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Working rights.

How can you tell when workplace events go from unpleasant to illegal? The book, Your Rights at the Workplace--The Things Your Boss Won't Tell You, shows how to identify on-the-job discrimination or harassment and offers legal suggestions for dealing with it.

Author and practicing civil rights attorney Leo James Terrell examines workplace situations that include an African American engineer whose complaints of verbal harassment by co-workers and supervisors are ignored by management; and a highly qualified registered nurse who's passed over for a promotion in favor of a colleague involved with the boss. Through case studies like these, Terrell illustrates the "snares, traps and pitfalls your employer can use to oppress and otherwise shatter your life at work."

The importance of knowing your "objective job guidelines," or job description, at the onset of employment is also emphasized. Without this information it may be difficult, if not impossible, to prove that certain treatment was unjust or not part of your job requirements.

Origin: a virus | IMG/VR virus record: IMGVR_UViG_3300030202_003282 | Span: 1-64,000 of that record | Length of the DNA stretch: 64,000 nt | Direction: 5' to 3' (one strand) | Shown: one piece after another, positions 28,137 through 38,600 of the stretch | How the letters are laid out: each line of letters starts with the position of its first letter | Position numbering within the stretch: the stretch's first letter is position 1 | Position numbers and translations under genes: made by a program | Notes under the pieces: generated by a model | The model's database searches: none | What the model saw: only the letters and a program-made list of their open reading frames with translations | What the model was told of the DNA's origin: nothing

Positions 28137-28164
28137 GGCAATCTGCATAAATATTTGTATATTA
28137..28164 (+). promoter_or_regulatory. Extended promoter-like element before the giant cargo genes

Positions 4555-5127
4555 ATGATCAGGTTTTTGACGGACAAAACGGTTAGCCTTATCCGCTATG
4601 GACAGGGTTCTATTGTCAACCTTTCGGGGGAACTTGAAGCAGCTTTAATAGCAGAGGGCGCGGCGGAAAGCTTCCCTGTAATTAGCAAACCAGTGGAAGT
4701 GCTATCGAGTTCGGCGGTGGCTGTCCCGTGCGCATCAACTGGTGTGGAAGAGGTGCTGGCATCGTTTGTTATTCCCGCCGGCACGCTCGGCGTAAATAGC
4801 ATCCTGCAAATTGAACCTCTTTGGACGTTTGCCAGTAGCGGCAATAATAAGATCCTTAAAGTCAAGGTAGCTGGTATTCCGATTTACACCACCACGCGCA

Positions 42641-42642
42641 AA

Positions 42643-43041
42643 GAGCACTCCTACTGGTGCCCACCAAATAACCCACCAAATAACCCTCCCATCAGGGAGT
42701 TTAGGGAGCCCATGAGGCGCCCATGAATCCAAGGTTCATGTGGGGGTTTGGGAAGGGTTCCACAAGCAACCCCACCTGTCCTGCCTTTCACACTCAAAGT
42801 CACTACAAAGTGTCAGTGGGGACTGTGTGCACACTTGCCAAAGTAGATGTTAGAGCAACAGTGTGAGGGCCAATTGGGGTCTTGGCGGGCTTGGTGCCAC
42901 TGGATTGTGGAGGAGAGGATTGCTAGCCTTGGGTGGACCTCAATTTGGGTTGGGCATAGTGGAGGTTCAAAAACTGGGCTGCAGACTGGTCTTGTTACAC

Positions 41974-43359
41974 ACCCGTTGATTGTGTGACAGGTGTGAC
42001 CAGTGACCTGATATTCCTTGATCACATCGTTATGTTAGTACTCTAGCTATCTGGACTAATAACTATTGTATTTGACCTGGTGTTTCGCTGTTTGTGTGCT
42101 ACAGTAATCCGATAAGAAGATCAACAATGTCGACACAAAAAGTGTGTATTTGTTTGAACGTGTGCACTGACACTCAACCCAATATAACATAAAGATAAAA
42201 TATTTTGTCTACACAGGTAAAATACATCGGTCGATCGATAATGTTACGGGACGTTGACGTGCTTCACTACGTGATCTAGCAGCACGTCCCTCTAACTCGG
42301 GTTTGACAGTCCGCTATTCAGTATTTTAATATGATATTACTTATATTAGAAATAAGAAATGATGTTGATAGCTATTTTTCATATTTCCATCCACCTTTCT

The book devotes a section to easy-to-understand explanations of the various congressional acts created to safeguard employees in the workplace. Overall, the book is an invaluable tool for those experiencing harassment or discrimination, as well as anyone trying to avoid it. Ultimately, says Terrell, your best protection against injustice is knowledge.

Your Rights at the Workplace--The Things Your Boss Won't Tell You by Leo James Terrell, Leo Terrell Enterprises, $24.99. To order, call BooksNow! At 800-Books-Now or visit www.BooksNow.com/ BlackEnterprise.
COPYRIGHT 1998 Earl G. Graves Publishing Co., Inc.
No portion of this article can be reproduced without the express written permission from the copyright holder.
Copyright 1998, Gale Group. All rights reserved. Gale Group is a Thomson Corporation Company.

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Author:Hayes, Cassandra
Publication:Black Enterprise
Date:Dec 1, 1998
Words:244
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